Despite the NICIS 2, the NCS can only process import and export duties. Excise duties paid by in-country manufacturing countries are collected using analog means.
There is massive excise duty evasion which the e-Customs project will rectify by building a tech infrastructure that captures in-country factories database and automates excise duties operations. With the modernization project, manufacturing and production will have more coverage in Nigeria’s trade data.
Increase the workforce
Despite concerns that automation will reduce the workforce, the reverse is the case when e-Customs are implemented. At the project’s signing ceremony, Ali was quoted saying: “There are rumours that this project will weed off officers. Let me allay those fears: we are even in need of officers. We have only about 15,000, and by the management’s mission, we need nothing less than 30,000 to carry out the mandate effectively.”
Matters Arising on the e-Customs project
Stakeholders are concerned that the new e-Customs deal is another white elephant project that will sink the country further into the abyss of corruption and increase its debt profile. We discuss other concerns below.
Concerns about automation duplication
Customs is a procedural service, and there are concerns that the e-Customs project handled by Huawei will only duplicate the Web Fontaine-built NICIS portal with no significant changes. The National President of the National Council of Managing Directors of Licensed Customs Agents (NCMDLCA), Lucky Amiwero, shared his reservations on automation duplication and the technical partner chosen for its execution.
It may lead to a rise in inflation
Nigeria is a consumer economy, and the NCS’ projection of expected revenue before the commencement of this project may lead to a rise in inflation. Imports generate more revenue than exports in Nigeria. Hence the NCS’s revenue projection and target-driven approach may lead to an increase in import duties, which will have a ripple effect on the cost of imported goods. This will cause a rise in prices of goods and services, and negatively affect the purchasing power of citizens.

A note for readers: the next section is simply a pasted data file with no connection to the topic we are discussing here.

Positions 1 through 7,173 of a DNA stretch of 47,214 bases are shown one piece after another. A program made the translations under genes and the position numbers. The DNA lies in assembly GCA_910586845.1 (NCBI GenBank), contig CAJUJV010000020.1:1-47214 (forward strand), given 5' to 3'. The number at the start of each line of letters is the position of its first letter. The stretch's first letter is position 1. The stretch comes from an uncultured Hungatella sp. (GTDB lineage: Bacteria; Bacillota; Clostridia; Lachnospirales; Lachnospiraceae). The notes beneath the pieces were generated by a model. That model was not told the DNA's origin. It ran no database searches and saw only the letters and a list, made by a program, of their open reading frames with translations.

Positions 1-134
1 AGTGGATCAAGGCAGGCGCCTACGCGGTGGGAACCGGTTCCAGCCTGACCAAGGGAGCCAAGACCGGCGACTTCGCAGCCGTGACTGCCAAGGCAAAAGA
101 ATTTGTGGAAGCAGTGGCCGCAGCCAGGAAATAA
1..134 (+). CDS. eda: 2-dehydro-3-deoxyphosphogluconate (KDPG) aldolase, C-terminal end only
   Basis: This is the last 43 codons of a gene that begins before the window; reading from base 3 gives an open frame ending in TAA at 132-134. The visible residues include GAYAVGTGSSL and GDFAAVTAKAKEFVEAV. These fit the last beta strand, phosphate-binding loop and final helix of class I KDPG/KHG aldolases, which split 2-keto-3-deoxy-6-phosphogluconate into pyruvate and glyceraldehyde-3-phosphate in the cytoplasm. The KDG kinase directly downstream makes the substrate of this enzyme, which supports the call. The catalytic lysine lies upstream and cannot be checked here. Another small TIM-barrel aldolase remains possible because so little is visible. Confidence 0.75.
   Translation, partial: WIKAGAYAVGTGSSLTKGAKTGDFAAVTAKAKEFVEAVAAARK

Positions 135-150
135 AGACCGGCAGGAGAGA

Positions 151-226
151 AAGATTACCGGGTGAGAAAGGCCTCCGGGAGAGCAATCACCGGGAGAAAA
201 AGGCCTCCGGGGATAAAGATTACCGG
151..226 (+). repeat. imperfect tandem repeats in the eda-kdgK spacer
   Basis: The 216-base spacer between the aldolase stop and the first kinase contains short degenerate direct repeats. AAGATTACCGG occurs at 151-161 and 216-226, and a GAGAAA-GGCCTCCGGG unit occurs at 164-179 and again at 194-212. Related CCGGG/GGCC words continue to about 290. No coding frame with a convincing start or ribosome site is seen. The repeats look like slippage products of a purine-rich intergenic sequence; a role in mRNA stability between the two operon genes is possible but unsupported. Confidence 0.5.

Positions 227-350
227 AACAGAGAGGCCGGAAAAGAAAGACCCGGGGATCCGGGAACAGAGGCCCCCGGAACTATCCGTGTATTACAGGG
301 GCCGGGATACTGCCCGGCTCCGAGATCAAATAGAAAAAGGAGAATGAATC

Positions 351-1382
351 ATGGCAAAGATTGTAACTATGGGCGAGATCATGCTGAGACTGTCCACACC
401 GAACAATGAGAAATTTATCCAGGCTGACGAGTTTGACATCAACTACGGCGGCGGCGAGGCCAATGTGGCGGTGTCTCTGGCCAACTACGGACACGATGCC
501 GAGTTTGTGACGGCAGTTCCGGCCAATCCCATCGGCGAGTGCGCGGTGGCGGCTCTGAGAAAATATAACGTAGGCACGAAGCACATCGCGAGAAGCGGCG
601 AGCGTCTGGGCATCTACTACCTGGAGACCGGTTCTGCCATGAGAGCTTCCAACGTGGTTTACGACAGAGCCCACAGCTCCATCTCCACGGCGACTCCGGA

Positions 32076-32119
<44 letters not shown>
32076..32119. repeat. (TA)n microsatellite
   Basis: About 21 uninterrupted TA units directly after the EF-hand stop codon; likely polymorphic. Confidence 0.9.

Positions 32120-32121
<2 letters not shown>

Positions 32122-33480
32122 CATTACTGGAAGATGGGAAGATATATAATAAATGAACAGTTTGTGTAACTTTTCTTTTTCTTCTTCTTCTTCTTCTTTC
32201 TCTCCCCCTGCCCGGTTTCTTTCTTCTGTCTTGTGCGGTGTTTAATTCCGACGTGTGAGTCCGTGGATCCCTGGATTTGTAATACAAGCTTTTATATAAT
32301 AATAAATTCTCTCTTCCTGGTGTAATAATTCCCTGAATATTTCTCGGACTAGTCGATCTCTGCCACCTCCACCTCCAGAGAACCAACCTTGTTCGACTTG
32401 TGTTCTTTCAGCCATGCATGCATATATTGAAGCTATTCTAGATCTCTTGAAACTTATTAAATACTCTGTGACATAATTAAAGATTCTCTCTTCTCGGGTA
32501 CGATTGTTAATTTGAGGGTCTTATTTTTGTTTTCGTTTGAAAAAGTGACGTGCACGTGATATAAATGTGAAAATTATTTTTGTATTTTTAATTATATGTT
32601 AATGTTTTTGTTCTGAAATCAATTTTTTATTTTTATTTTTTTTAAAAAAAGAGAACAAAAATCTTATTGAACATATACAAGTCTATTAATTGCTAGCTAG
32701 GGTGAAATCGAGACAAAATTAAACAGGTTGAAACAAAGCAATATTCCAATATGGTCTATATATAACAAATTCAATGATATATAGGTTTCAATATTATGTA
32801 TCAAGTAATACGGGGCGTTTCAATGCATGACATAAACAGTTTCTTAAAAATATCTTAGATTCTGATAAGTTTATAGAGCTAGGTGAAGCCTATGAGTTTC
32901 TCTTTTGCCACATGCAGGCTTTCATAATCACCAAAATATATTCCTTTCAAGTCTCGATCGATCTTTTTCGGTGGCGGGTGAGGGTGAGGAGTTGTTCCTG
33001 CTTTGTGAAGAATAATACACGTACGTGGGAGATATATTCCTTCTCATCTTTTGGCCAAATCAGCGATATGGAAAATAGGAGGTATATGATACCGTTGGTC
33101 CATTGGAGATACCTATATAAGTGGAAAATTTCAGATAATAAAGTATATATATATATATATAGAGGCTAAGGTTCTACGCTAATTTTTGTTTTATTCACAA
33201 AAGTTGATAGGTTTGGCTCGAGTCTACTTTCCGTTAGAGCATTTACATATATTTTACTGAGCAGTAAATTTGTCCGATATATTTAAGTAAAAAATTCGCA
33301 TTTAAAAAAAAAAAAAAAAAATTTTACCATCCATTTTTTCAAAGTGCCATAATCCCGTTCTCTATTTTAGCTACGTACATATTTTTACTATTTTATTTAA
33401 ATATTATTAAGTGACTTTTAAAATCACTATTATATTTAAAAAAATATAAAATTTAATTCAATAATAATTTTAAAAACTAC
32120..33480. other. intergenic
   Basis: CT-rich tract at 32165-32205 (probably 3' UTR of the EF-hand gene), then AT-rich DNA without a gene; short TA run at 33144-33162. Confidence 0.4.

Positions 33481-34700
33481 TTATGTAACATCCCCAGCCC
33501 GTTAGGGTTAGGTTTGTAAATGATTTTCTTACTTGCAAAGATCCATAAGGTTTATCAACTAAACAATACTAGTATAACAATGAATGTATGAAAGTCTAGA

Equipment and infrastructure deficits
The lack of essential equipment such as scanners used in cargo inspection, breakdown of equipment like quay aprons, and inaccessible roads to port areas are new and recurring challenges in Nigerian port operations. Equipment deficit is still a challenge to the e-Customs project. For instance, scanners procured 2-3 years ago were just delivered and have not become operational yet. E-Customs automation process and adoption will be negatively affected if physical infrastructure and equipment are not provided alongside it.
While the country was coming to terms with the signing of the e-Custom deal, a federal high court granted a restraining order stopping the federal government, the NCS, and other project partners from taking further actions. The plaintiffs cited issues of due diligence, breach of agreement, abuse of office, and lack of transparency in the concession deal.
When the issues around the concession are resolved, and the project takes off, the complete automation of customs operations alongside port digitalisation will improve trading activities in the country. Still, the government and MDAs need to infuse transparency and accountability into their open governance practices.
Since Nigeria possesses some of the best agricultural export products in the global market, the complete automation of the customs process will boost the export and lifespan of perishable products. Asides from that, the capturing of the country’s duties and levies, including from the manufacturing sector, will positively affect its nominal GDP.
With Nigeria being home to some of the busiest ports in Africa and the AfCFTA in motion, implementing a customs modernization project will have push-pull effects on its trade and economy.